Intelligence services of any country play a vital role in its security as well as in support of its national interests. The U. S. Intelligence Community (IC) today is a federation of about 16 separate governmental agencies (United States Intelligence Community, 2009) that monitor information worldwide and domestically in pursuance of America’s national interests. The IC has undergone fundamental changes since WWII, the 1970s and in the aftermath of September 11, 2001 attacks and the Iraq war 2003. Each of these fundamental changes in policy, organization and practice has had a profound impact in the workings of the IC.
This essay examines the effects of the successive reforms carried out within the IC focusing on the above mentioned three periods of dramatic changes. The precursor to the Intelligence Community was the Office of Strategic Services (OSS) which was formed during the Second World War to coordinate the intelligence gathering and espionage activities of the single service intelligence services. After the Second World War, the U. S. government sought to change the predominant army orientation of the OSS.
The National Security Act of 1947 established the Central Intelligence Agency that took over the functions of the OSS and charged it with collection of national security intelligence but no “police, subpoena, law enforcement powers or internal security function (Theoharis & Immerman, 2006, p. 156). ” The aim here was to curtail the inflated powers that the OSS had gathered during the war time years. However, the reality of the Cold War forced the US government to promulgate “the NSC 4A of December 14, 1947, and NSC 10/2 of June 18, 1948 (Theoharis & Immerman, 2006, p.
158)” giving the CIA mandate to conduct covert operations. Thereon, the mandate of the CIA was increased to include sabotage, support of indigenous anti-communist elements and kill and depose leaders from Cuba to Chile (Kinzer, 2008, p. 210). The 1949 Central Intelligence Agency Act authorized the agency fiscal independence outside the domain of public scrutiny and administrative controls. The organization was also exempted from having to make public the roll call of its employees or where they were being employed. So the powers of the agency were vastly increased and congressional oversight reduced.
Through the sixties into the early 70s, the CIA was at the forefront of covert war across the globe, undermining the Soviets and in the process becoming a law unto them self. Thus when Dr Muhammed Mossadeq of Iran nationalized British Petroleum, it was the CIA which helped the British to overthrow his government to establish Reza Pehalavi as their puppet (Paul, 2003, p. 14). In Iraq too, US intelligence services recruited in 1959, Saddam Hussein to take part in assassination of Iraqi Prime minister Qasim who was poised to hurt American oil interests in Iraq.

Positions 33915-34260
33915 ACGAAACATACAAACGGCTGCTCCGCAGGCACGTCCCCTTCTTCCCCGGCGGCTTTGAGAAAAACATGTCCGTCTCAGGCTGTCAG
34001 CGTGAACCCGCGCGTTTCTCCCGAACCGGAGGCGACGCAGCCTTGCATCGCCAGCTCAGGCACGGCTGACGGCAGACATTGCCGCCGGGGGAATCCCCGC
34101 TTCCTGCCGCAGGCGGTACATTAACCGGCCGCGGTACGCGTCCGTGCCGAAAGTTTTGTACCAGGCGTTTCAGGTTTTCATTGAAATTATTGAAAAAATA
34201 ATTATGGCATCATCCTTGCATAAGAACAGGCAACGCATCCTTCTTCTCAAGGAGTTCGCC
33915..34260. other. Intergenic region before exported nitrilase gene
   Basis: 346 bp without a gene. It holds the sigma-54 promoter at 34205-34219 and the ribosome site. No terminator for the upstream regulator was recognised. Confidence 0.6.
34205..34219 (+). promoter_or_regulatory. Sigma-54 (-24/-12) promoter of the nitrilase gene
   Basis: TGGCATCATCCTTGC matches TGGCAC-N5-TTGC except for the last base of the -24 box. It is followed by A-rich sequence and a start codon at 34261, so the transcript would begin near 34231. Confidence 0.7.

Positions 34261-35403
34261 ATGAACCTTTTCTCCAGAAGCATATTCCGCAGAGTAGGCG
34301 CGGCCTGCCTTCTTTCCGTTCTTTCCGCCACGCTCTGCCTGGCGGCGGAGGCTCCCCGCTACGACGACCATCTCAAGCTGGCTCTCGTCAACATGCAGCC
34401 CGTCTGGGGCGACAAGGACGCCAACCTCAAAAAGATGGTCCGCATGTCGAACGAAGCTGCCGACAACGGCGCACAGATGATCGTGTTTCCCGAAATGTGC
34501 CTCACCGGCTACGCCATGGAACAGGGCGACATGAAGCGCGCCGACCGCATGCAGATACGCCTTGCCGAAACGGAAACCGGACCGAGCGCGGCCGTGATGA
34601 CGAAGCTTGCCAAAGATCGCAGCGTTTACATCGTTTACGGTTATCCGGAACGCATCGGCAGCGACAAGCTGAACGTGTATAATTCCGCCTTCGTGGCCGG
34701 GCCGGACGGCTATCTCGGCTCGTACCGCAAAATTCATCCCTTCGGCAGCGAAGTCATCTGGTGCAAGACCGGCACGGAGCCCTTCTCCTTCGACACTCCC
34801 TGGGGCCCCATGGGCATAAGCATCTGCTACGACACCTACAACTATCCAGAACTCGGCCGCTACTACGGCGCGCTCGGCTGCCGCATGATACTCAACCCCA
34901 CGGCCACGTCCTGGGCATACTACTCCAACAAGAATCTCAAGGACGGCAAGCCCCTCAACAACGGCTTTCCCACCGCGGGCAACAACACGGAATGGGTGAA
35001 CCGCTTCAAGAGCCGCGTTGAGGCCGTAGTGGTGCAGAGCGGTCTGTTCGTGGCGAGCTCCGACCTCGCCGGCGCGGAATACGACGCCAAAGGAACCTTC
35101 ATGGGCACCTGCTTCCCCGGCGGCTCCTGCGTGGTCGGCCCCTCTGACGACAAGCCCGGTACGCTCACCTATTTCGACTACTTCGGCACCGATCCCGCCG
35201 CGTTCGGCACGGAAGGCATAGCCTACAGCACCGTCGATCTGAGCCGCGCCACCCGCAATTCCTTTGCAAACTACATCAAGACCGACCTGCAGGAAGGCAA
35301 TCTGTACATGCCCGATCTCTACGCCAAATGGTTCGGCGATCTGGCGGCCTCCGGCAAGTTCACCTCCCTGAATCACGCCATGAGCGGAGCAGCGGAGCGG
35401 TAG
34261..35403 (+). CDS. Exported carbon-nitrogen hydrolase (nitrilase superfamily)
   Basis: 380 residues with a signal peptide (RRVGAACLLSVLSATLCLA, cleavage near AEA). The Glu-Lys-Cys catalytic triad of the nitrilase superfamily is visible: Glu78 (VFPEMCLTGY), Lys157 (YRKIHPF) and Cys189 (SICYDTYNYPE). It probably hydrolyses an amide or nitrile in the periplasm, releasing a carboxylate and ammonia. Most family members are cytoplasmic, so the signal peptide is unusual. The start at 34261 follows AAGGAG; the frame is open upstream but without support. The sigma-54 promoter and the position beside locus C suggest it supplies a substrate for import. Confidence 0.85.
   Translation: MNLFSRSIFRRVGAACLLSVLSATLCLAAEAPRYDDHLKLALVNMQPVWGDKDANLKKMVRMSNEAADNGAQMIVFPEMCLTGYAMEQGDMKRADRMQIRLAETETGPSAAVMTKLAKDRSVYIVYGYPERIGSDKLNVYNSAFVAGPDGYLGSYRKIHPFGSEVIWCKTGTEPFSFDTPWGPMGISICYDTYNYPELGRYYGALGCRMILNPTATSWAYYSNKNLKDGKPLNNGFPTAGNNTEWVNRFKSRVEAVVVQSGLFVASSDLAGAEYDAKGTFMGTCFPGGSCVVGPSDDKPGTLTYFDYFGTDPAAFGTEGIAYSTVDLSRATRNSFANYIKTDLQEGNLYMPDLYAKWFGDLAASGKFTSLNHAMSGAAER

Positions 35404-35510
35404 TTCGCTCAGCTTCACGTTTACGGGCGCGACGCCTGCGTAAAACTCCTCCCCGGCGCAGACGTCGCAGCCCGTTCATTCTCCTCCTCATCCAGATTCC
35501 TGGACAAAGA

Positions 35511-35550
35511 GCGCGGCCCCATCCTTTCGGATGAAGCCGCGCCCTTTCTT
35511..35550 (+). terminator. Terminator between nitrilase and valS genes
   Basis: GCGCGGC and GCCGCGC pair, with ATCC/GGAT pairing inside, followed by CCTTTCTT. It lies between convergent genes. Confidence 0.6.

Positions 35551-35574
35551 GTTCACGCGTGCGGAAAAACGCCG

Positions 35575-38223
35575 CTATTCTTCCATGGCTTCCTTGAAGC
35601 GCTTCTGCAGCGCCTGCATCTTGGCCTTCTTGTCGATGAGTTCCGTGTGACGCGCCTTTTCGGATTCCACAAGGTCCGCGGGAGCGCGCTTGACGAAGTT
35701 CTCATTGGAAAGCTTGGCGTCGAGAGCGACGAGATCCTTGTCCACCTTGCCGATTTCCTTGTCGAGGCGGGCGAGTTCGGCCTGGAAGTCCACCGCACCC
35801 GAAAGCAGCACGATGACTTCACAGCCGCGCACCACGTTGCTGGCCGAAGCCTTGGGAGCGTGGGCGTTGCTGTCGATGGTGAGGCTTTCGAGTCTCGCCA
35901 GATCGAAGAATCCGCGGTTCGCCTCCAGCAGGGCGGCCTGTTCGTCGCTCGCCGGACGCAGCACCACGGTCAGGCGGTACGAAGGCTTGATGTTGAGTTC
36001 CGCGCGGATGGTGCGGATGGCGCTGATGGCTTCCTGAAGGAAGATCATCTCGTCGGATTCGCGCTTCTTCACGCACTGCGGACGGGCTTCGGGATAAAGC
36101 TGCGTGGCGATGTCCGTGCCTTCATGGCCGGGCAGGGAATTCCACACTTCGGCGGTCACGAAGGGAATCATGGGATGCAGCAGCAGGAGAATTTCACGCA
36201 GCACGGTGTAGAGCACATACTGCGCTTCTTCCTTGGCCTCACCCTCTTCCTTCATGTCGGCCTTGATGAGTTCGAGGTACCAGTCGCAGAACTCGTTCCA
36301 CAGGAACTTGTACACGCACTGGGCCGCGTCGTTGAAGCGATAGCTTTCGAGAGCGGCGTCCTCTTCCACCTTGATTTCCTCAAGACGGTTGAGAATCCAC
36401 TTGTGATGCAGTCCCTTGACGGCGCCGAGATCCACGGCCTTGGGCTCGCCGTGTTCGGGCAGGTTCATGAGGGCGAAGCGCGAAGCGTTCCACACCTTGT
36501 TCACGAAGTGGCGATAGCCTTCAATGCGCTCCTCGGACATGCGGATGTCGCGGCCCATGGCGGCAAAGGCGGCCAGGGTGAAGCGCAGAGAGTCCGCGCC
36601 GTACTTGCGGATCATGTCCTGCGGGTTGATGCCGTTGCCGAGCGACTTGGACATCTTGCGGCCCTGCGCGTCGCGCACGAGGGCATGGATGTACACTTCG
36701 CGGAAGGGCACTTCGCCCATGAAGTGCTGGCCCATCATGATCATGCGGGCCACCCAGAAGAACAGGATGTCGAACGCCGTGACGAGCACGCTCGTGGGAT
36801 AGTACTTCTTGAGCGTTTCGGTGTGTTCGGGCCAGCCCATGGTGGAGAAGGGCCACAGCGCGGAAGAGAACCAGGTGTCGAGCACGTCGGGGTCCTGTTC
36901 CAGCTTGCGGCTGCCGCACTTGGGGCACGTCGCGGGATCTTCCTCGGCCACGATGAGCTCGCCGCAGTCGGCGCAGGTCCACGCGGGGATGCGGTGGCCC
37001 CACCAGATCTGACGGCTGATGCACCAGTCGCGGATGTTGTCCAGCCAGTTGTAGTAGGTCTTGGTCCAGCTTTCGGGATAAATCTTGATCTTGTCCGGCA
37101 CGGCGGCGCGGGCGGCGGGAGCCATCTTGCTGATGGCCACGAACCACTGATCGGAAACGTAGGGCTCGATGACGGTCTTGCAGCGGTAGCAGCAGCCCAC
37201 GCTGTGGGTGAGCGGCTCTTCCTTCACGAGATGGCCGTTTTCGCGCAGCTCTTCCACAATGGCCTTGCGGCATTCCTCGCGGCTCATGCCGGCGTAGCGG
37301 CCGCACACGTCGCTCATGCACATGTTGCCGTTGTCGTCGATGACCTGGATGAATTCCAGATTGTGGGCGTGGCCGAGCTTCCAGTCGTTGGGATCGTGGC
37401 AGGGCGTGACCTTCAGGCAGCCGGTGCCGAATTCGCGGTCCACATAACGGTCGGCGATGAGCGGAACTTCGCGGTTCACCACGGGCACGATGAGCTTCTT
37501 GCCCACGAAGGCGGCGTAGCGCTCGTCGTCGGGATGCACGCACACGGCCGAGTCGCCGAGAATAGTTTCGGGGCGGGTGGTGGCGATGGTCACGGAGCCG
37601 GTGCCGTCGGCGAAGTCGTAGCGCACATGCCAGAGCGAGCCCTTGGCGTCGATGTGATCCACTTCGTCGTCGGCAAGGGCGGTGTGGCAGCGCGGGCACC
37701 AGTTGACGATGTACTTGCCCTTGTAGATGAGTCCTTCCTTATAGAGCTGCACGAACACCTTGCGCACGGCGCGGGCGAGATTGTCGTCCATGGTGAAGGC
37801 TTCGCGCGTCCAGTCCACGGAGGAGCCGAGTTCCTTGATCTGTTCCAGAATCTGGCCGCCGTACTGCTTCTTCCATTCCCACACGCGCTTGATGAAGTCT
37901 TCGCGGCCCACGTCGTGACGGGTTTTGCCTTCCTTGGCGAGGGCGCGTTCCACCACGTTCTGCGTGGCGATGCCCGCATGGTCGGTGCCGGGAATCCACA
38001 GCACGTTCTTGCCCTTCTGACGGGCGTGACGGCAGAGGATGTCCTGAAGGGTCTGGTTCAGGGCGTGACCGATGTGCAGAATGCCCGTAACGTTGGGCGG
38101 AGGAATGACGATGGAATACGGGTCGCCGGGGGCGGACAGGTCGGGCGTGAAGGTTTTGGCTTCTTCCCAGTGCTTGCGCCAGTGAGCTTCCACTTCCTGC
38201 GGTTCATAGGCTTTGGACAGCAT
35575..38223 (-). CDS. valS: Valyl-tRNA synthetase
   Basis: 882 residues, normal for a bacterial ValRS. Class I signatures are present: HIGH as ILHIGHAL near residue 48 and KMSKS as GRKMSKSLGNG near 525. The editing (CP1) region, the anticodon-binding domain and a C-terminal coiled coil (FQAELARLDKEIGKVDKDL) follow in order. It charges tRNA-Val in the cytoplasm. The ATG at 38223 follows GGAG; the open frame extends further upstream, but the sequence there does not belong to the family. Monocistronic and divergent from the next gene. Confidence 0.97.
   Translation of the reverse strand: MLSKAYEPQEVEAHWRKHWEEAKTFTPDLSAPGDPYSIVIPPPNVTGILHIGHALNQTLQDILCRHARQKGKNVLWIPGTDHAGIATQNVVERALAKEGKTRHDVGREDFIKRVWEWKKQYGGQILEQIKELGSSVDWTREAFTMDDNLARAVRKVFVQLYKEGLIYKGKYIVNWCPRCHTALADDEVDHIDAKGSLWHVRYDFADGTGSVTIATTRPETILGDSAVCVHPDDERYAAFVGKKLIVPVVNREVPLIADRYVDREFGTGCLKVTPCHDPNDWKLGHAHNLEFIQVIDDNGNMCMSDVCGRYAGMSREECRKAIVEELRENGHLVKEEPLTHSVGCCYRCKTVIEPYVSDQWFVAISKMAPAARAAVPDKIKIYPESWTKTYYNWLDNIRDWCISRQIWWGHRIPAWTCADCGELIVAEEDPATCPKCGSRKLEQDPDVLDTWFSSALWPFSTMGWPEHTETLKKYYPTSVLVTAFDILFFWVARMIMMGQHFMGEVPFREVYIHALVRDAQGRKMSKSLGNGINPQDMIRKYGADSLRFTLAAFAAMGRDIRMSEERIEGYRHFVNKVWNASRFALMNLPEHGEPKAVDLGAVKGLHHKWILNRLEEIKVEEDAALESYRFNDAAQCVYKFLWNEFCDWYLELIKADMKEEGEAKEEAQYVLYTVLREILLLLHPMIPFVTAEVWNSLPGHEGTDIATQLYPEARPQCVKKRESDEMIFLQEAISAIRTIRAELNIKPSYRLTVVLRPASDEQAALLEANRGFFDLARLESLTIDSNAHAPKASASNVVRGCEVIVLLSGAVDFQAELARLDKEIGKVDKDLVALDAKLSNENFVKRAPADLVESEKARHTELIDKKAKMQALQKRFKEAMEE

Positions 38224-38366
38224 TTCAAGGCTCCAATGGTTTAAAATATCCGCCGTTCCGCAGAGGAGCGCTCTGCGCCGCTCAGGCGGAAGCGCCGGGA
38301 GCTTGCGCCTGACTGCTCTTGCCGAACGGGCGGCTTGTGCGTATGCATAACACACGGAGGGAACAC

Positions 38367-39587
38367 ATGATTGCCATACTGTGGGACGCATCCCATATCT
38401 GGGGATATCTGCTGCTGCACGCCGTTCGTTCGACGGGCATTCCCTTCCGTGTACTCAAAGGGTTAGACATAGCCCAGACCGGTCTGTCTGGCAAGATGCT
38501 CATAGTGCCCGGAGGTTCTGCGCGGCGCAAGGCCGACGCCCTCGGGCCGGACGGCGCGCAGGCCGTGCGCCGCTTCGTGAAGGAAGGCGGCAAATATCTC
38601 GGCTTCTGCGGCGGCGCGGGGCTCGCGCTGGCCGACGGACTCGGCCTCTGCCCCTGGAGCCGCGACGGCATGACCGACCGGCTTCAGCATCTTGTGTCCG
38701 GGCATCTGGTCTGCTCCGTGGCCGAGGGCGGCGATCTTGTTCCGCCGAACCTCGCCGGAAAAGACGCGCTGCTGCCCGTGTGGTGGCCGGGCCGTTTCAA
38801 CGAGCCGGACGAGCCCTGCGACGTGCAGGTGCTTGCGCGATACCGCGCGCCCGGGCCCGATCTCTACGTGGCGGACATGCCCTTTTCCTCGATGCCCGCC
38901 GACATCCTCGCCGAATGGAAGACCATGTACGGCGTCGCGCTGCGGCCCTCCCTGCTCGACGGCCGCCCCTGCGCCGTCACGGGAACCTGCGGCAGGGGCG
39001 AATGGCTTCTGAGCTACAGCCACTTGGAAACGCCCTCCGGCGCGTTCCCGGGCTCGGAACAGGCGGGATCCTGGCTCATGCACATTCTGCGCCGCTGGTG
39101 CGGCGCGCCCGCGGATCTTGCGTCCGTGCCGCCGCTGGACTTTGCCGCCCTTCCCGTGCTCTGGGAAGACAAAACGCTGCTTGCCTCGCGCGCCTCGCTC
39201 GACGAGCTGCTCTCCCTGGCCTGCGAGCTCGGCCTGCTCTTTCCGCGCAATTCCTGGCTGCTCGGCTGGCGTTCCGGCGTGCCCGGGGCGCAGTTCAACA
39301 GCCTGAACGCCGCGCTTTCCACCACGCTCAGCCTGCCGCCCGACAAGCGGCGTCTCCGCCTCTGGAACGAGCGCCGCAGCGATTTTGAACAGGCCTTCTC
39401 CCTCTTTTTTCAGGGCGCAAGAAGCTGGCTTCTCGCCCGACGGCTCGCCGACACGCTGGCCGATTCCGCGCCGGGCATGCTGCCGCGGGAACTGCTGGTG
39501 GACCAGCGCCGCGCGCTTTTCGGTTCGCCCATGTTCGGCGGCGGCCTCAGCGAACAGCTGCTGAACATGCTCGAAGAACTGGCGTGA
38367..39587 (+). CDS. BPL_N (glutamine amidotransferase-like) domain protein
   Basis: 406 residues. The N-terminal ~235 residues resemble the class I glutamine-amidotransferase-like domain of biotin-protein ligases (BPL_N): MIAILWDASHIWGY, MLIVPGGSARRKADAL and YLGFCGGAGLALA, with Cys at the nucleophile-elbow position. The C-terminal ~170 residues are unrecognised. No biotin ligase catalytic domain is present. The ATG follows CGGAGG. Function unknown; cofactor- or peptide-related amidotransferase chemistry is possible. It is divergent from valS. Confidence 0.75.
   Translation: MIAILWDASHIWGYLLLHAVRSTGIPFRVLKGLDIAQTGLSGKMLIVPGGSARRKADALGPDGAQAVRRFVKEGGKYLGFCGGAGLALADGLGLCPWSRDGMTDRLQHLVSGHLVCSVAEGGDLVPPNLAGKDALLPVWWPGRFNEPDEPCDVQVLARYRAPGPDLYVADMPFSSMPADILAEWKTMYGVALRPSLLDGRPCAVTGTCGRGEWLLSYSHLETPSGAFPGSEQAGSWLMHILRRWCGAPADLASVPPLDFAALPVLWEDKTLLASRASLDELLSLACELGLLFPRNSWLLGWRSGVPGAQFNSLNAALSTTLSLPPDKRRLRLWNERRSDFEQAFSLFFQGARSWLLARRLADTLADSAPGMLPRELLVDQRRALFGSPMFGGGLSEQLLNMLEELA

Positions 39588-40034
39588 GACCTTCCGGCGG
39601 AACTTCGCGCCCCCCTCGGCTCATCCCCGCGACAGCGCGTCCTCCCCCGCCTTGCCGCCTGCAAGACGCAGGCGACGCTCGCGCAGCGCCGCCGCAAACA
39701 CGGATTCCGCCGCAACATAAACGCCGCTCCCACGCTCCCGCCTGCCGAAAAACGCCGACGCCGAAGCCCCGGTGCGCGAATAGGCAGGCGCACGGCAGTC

Within the United States, the CIA was involved in hunting out communist supporters under McCarthyism that led to the arrests and incarceration of hundreds of Americans under trumped up charges. These internal actions of the IC made the community most unpopular with politicians across the spectrum. Nixon initially distrusted the agencies but soon saw their utility leading to a series of successful covert operations that helped in winding down the Vietnam War, Coup de etat in Chile, engagement with China and containment actions across the globe against Soviet expansion.
Nixon later misused the CIA in getting the agency to obstruct FBI investigations into the Watergate scandal (1972). In Africa, the CIA carried out covert operations to oust Soviet influence. In the period right up to the early 70s, the IC was involved predominantly in conduct of a secret foreign policy and the administration then started having misgivings about the efficiency of the organization with its excessive focus on clandestine operations (Louis, 1987, p.
103). Therefore, in 1973, the Director of Central Intelligence (DCI), James Schlesinger decided to reform the agency to make it more accountable and efficient. “He fired two thousand officers (Louis, p. 103)” and compiled a report on the (mis)doings of the agency in conducting political assassinations worldwide, and indulging in illegal surveillance of thousands of US citizens who had opposed America’s involvement in the Vietnam War.
Though this report was supposed to be secret, it was leaked to the media that led to a series of investigations into the workings of the CIA by the senate (Church Committee), the House of Representatives (Pike Committee) and the administration of Gerald Ford (Rockefeller Commission) in 1975, which in turn led to the distancing of the CIA from its linkages with domestic politics. This also led to a formation of the Presidential Oversight Board at the White House and the United States House Permanent Select Committee on Intelligence in 1977 to maintain oversight on the workings of the IC.